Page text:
Advocating for the Survival of Family Child Care

The Unintended Consequences of Universal Prekindergarten (UPK) and Transitional Kindergarten (TK) Implementation on Child Care Providers: Advocating for the Survival of Family Child Care

In the dynamic landscape of early childhood education, the advent of Universal Prekindergarten (UPK) and Transitional Kindergarten (TK) programs has garnered considerable attention. While these initiatives aim to enhance educational opportunities for young learners, the potential ramifications on family child care providers cannot be ignored. The Association of Valley Family Child Care Providers (VFCCA) in Alameda County is spearheading a fervent advocacy effort to shed light on the unintended consequences that UPK and TK implementation might bring upon the child care community. With a history of resilience marked by weathering the storm of the COVID-19 pandemic, the association now faces a new challenge: safeguarding the very survival of the family child care industry.

The COVID-19 pandemic acted as a crucible for the child care sector, resulting in the unfortunate closure of nearly 50 percent of child care providers in the Alameda County area. These closures exposed the fragility of the industry and its vulnerability to external shocks. As the association now confronts the specter of UPK and TK implementation, an additional 20 percent of providers are projected to be pushed out of the market. This impending toll casts a dark shadow over the once-vibrant landscape of family child care.

The government’s well-intentioned drive towards implementing UPK and TK stems from the aspiration to provide universal access to high-quality early education. However, the path to achieving this noble goal inadvertently intersects with family child care providers, potentially jeopardizing their existence. As UPK and TK programs expand their reach, families may opt for these government-funded alternatives, causing a decline in enrollment for family child care providers. The unintended consequence is the destabilization of a sector that has long been a cornerstone of early education.

VFCCA recognizes that the push for UPK and TK programs is driven by a commitment to educational equity. However, their advocacy efforts center around the critical need to strike a balance between advancing educational accessibility and preserving a rich ecosystem of child care providers. They contend that the unique benefits offered by family child care providers—personalized attention, a nurturing environment, and a sense of community—cannot be fully replicated in larger institutional settings.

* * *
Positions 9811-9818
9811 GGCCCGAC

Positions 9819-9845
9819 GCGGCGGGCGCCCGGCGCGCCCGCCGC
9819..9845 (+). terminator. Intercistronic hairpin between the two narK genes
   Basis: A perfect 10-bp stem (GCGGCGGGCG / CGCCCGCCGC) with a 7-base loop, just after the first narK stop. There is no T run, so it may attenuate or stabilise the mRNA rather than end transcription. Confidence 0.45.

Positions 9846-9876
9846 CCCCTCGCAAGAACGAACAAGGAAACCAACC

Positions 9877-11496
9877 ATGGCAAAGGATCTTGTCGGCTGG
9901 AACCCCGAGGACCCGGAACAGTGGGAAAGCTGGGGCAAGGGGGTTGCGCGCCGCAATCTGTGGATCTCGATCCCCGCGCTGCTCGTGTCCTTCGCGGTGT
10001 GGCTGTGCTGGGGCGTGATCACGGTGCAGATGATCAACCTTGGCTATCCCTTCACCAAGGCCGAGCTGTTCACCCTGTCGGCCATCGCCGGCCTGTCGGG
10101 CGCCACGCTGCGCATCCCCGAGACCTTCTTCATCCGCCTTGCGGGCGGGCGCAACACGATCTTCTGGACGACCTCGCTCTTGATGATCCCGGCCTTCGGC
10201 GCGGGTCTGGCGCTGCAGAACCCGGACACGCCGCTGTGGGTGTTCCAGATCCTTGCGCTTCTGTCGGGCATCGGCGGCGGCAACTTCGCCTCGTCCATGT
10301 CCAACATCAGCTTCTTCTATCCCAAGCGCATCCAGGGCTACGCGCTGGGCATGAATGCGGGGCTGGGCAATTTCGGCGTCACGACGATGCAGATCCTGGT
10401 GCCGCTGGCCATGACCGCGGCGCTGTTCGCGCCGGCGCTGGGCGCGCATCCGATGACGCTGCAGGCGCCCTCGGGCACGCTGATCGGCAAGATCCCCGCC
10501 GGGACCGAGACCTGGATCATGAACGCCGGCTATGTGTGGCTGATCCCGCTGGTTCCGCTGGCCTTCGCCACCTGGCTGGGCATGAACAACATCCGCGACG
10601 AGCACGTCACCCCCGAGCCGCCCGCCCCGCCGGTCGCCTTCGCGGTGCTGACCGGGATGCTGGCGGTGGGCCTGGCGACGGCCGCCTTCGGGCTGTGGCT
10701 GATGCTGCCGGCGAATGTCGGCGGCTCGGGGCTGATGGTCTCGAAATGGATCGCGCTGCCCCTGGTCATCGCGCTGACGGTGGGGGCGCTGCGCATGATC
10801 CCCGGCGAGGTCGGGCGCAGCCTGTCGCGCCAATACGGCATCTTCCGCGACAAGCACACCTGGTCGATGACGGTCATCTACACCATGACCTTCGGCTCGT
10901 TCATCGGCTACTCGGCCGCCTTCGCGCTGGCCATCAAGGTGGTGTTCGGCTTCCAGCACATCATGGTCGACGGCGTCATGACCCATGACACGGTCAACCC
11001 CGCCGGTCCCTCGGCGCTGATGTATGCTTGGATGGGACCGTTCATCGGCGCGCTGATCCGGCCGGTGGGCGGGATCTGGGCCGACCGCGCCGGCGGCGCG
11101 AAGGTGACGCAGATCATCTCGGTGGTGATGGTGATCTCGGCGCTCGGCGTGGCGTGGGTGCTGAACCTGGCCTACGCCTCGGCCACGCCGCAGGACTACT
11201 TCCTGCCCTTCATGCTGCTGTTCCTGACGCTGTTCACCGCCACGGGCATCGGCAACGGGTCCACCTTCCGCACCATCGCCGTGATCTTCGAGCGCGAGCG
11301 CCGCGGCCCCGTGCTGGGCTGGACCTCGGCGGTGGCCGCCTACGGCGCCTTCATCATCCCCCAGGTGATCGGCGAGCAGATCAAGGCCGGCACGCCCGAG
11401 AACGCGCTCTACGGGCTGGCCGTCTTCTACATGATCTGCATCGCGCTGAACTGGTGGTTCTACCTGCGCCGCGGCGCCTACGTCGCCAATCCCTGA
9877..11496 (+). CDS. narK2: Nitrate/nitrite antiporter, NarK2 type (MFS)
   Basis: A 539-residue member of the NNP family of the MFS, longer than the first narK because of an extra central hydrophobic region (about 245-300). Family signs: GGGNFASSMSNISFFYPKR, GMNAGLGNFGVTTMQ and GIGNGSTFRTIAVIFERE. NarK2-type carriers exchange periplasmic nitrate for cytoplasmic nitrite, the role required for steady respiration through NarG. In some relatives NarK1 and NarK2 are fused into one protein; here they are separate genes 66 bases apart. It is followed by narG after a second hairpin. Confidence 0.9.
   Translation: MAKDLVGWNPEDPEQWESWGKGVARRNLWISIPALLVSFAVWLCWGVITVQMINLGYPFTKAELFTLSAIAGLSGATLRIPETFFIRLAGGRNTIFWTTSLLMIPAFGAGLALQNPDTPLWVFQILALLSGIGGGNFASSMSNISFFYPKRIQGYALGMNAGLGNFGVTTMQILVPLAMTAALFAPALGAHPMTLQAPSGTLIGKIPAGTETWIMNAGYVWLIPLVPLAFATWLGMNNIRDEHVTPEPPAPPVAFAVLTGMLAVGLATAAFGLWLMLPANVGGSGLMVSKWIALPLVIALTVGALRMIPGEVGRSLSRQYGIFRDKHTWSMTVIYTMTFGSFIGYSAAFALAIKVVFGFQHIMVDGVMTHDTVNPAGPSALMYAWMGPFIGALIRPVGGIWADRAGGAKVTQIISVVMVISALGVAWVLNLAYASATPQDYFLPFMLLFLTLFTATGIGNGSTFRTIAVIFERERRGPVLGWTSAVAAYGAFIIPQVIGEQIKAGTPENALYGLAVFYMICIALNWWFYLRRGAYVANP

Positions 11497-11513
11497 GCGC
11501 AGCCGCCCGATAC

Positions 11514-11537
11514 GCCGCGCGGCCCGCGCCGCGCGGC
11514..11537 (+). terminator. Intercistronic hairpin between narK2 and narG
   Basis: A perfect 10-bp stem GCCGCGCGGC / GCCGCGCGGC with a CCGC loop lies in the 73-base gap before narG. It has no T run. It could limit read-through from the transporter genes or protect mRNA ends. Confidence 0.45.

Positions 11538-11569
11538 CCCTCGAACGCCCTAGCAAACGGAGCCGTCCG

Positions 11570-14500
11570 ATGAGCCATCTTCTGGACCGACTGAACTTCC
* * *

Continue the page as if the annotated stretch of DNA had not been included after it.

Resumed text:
Moreover, the association underscores the economic ramifications of a dwindling family child care industry. These providers are not just educators; they are small business owners who contribute significantly to the local economy. Their closures would result in job losses, impacting the livelihoods of not just the providers themselves but also the support staff they employ. The ripple effect extends further to local suppliers, who rely on these providers for various services.

As the advocacy efforts gain momentum, VFCCA envisions a collaborative dialogue between the government and the child care community. They seek to ensure that the voice of family child care providers is heard at the highest levels, enabling policymakers to make informed decisions that take into account the unique challenges faced by this sector. The association emphasizes that proactive engagement can lead to solutions that align the goals of educational expansion with the preservation of a diverse early education landscape.

“TK’s effect on our child care is distressing. We’ve lost two kids, and two more are about to leave. This impacts our business and the nurturing environment we’ve built. We urge policymakers to protect our role in early education and prevent further disruptions to our children’s care and development.” – said Jagdeep Gupta, Owner of Steps Insight Child Care, Dublin

While the intentions behind UPK and TK are laudable, their implementation should not come at the cost of an industry that has long been an integral part of the educational tapestry. VFCCA serves as a beacon of hope, striving to ensure that the concerns of child care providers are not overshadowed in the pursuit of universal education. By advocating for sustainable solutions and fostering a spirit of collaboration, the association aims to navigate the delicate balance between accessible education and the preservation of a vital industry.

“As a family child care provider, I stayed open throughout the pandemic without considering closing. However, with the introduction of UPK/TK in my school district, my enrollment dropped by half, forcing me to lay off staff. If this trend continues, I may have to shut down my daycare and seek a new career. The state should focus on strengthening the existing ECE system rather than pushing providers like me to seek other opportunities,” said Shruti Agarwal, owner of Shruti’s Family Daycare in Livermore.

In conclusion, the advocacy efforts of VFCCA shed light on a critical dilemma posed by the implementation of Universal Prekindergarten and Transitional Kindergarten programs. While the aspiration for universal education is commendable, the unintended consequences on the family child care community must not be ignored. Through tireless advocacy, collaborative dialogue, and a commitment to finding balanced solutions, the association strives to secure the future of family child care providers and ensure that the rich tapestry of early education remains intact for generations to come.